Prime Minister Jonas Gahr Støre and his new Labour-Center minority government is being put to the test this week, over its newly revised, proposed and much-criticized state budget proposal. Negotiations over how Norway should raise and spend its taxpayers’ money will also set the tone for whatever solidarity exists on the left side of Norwegian politics.
The new government’s proposed changes to the former government’s budget presented last month have been bashed from all sides. It’s especially the criticism from the left-wing parties, to which the new government must turn for support, who are most unhappy. They claim the government’s budget still favours the oil and gas industry over the climate and environment, and that it fails to better reduce social differences among Norwegians. The credibility of both Prime Minister Jonas Gahr Støre and Finance Minister Trygve Slagsvold Vedum is at stake.
Both Støre’s Labour Party and Vedum’s Center party campaigned on claims they’d “develop, not phase out” the country’s oil industry but still cut Norway’s emissions. Few understand how that can be accomplished. Critics have also claimed that the government’s current budget proposal allocates more money to measures that can hurt the climate than to measures that strengthen it. Several cities around Norway have decried, for example, a lack of funding from Støre’s budget for more public transport
Støre and his ministers have countered that they will bring emissions down while also taxing the wealthy harder and making life better for vanlige folk (ordinary people, whomever they may be). Emissions will be reduced, they claim, through a new mechanism in the works that will make each ministry responsible for maintaining its own “climate budget.” That suggests they’ll need to balance emissions just like they balance money.
Much now lies in the hands of the Socialist Left Party (SV), which pulled out of talks to form and join the new left-center government over the same issues it’s still unhappy with now: climate and social differences. SV presented its own budget this week, with proposals to boost overall taxes by more than NOK 20 billion. Everyone earning more than NOK 600,000 (USD 71,000) would get higher tax bills, as will homeowners and companies. Norway’s much-debated fortune tax (on individual net worth) would also rise, as would taxes on stock dividends.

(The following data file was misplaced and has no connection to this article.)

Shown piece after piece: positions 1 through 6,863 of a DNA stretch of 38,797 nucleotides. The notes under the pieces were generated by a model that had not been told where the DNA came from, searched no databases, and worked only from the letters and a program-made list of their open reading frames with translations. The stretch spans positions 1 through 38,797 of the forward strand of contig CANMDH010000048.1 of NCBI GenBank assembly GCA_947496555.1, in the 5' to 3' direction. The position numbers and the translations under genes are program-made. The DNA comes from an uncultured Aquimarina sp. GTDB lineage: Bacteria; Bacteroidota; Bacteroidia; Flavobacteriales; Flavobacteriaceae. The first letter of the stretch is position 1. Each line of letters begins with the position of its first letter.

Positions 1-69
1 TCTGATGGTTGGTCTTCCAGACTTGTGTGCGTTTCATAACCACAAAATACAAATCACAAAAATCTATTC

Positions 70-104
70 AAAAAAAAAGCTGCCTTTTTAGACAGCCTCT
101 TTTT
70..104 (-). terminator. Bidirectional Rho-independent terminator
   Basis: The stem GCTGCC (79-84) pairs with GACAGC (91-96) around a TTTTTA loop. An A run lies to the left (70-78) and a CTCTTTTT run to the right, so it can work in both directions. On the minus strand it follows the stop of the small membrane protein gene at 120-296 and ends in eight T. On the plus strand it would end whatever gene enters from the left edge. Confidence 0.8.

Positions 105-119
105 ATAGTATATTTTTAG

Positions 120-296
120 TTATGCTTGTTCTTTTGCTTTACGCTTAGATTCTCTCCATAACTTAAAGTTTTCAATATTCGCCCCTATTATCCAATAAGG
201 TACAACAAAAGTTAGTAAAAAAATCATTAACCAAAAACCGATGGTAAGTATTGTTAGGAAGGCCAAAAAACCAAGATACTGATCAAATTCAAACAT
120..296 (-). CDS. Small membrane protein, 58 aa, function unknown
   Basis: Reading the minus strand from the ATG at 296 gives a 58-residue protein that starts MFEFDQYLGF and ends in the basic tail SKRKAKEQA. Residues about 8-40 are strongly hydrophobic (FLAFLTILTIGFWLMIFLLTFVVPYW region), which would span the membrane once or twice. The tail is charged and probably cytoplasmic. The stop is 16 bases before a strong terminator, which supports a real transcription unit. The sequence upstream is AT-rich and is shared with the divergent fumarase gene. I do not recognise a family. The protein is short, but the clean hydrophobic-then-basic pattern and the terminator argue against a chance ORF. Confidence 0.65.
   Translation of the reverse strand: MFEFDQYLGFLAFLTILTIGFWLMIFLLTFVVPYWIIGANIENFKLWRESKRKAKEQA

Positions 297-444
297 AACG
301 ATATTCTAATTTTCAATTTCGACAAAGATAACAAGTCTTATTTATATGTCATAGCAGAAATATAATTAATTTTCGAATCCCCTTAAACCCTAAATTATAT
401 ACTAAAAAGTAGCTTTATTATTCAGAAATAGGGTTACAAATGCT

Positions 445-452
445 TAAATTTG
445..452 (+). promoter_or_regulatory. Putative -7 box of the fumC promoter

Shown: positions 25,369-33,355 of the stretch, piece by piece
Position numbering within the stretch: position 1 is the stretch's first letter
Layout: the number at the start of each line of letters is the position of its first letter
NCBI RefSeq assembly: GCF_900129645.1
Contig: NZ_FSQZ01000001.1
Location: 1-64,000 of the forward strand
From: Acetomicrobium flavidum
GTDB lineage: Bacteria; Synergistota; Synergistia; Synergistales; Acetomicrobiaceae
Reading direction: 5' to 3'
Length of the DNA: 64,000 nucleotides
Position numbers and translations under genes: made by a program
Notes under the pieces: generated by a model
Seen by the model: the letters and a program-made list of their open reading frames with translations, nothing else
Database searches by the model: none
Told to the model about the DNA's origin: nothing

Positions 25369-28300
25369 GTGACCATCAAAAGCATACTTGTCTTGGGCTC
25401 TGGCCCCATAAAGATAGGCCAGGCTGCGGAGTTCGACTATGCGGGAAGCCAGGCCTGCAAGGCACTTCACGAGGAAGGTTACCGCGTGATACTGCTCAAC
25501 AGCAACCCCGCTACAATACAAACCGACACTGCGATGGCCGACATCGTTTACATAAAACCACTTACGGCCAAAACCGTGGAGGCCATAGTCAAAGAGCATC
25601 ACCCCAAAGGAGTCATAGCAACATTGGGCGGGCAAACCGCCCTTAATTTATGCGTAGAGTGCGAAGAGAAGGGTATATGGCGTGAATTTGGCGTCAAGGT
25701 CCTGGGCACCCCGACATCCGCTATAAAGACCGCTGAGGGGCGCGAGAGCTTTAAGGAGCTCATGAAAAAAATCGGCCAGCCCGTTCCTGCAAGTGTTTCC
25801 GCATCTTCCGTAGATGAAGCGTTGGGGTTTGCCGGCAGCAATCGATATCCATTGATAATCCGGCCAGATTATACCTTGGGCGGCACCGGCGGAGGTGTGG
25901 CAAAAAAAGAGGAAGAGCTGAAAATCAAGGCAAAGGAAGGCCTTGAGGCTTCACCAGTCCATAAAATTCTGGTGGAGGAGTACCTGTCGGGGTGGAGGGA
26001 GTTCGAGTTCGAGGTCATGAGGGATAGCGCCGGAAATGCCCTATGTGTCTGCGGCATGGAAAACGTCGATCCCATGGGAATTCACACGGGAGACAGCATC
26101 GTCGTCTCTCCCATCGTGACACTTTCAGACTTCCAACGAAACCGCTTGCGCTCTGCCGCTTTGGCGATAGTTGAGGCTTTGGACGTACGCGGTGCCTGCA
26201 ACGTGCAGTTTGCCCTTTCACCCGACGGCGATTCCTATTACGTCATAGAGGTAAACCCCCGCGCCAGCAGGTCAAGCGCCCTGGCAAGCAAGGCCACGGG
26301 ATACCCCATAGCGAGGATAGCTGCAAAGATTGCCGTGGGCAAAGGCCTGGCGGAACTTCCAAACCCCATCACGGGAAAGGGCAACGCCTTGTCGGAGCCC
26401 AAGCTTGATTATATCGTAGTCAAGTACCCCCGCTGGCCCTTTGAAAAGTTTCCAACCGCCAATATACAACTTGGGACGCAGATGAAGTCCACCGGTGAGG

SV also wants to raise Norway’s carbon tax by 50 percent over 2021 levels, much more than the already-high 29 percent proposed first by the Conservatives (which lost the national election September) and maintained by Labour and Center (which won). SV, along with Norway’s two other left-wing parties the Greens and the Reds, also wants oil companies to pay higher taxes, with its carbon tax jumping 52 percent. The Conservatives’ proposed increase for emissions tax on oil fields was set at 15 percent, since the oil companies already pay a quota price for their emissions, with everyone else paying nearly 29 percent more.
Audun Lysbakken, leader of SV, is also maintaining the party’s demands to tighten highly controversial tax relief packages granted last year to the oil companies when the Corona crisis was at its height. A majority in Parliament at that time wanted to especially maintain oil investments, also in exploring for new sources of oil, while SV wants to give them a much shorter deadline for putting forth any such expansion plans, now by January 1st. SV also wants to phase out, not develop, the oil industry.
SV’s Kari Elisabeth Kaski will be leading negotiations with the two government parties. Newspaper Aftenposten reports that Støre’s government wanted to boost taxes by NOK 6.6 billion more than what the former government proposed. SV wants three times that, with much of it aimed at financing the transition to a non-oil-based economy. SV claims it has no responsibility for the claims made by both Labour and Center that taxes would rise only for the wealthiest Norwegians.
“The most important thing for us is that the tax system can both finance more welfare and better redistribute taxes on income and wealth,” Kaski told reporters at a press conference, “while most people will come out ahead. We also have to contribute more to the green shift and cut emissions.”
Støre responded that he “can well understand that SV wants to prevail on the issues they think are most important.” He tried to remain optimistic about the demanding negotiations ahead, telling NRK that he was confident they’d come to terms.
Others aren’t so sure. “The rather uncompromising tone from SV gives reason for worry,” editorialized newspaper Dagsavisen this week. “After eight years with a non-socialist government, we need solidarity on the left side in order to redirect political developments.”
The most important for all three parties is a budget agreement that, according to Labour’s finance committee leader Eigil Knutsen, “will take the country in a more fair and greener direction.” That remains a common goal of all three parties, he said, and they all face a deadline for negotiations that’s only two weeks away.